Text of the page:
The WMO El Niño/La Niña Update is a collaborative effort between WMO and the International Research Institute for Climate and Society (IRI), USA, and is based on contributions from experts around the world, including the following institutions: Australian Bureau of Meteorology BoM, CIIFEN International Center for Research on El Niño, China Meteorological Administration (CMA), Climate Prediction Center (CPC) and Climate Services for El Niño-Southern Oscillation Applications (ENSO) in the Pacific Ocean (PEAC) of the National Oceanic and Atmospheric Administration NOAA USA, European Center for Medium-Range Weather Forecasts (ECMWF), Météo-France, Indian Meteorological Department (IMD), Indian Institute of Tropical Meteorology (IITM), International Bureau The Monsoon Project (IMPO), Japan Meteorological Agency (JMA), Korea Meteorological Administration (KMA), United Kingdom Met Office, Meteorological Service Singapore (MSS), WMO Global Long Range Forecast Production Centers Including the main center for long-range forecasts based on multi-model forecast ensembles (LC-LRFMME).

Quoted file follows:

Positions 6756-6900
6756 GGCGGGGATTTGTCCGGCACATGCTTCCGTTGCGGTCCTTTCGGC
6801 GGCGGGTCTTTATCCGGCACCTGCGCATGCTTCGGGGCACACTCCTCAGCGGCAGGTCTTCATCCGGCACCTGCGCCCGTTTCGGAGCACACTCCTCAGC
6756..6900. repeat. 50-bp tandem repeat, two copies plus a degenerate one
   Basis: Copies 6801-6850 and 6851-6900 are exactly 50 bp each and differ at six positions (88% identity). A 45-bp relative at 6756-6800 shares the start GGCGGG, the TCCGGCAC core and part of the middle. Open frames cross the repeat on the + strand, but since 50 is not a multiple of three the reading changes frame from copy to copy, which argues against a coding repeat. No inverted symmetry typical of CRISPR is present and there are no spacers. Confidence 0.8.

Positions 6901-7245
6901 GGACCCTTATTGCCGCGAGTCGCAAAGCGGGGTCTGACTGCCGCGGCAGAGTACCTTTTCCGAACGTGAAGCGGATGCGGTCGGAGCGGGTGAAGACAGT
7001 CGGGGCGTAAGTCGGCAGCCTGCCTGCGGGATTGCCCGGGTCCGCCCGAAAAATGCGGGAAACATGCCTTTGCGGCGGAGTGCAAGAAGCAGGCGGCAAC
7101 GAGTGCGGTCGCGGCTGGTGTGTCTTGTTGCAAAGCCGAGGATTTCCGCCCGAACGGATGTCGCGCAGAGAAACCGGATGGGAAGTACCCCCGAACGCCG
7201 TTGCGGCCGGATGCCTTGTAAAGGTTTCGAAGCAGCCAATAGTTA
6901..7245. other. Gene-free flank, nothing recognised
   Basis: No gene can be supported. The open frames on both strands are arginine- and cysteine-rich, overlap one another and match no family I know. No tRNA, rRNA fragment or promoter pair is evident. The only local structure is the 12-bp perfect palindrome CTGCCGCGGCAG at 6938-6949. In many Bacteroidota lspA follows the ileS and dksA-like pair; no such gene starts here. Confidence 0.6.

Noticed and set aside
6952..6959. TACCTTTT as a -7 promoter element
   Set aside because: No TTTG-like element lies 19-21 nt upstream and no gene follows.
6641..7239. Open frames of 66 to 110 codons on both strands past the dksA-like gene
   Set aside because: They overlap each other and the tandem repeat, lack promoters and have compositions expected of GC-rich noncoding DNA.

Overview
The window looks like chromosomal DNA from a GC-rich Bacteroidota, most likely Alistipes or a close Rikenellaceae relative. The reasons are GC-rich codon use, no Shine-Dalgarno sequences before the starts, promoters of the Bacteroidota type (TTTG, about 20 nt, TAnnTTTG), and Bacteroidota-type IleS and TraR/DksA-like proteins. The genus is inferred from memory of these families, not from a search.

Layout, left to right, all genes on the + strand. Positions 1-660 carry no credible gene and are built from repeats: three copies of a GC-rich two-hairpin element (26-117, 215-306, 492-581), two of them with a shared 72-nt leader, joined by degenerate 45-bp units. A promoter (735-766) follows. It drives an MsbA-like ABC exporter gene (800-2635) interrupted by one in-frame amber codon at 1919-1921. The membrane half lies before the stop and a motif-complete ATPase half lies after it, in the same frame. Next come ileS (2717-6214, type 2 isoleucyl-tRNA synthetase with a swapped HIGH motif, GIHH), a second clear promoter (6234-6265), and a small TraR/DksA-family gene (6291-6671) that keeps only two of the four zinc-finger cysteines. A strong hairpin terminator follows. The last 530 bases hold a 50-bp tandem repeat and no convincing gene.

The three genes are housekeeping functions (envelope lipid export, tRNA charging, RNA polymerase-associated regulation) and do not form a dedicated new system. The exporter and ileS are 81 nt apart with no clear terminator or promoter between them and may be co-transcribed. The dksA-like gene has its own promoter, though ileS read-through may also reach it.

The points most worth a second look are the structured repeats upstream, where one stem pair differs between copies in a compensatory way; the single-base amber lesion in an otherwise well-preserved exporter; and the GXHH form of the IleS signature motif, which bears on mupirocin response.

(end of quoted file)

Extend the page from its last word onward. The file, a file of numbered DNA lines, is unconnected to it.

This article was written originally in Arabic and is translated using a 3rd party automated service. ArabiaWeather is not responsible for any grammatical errors whatsoever.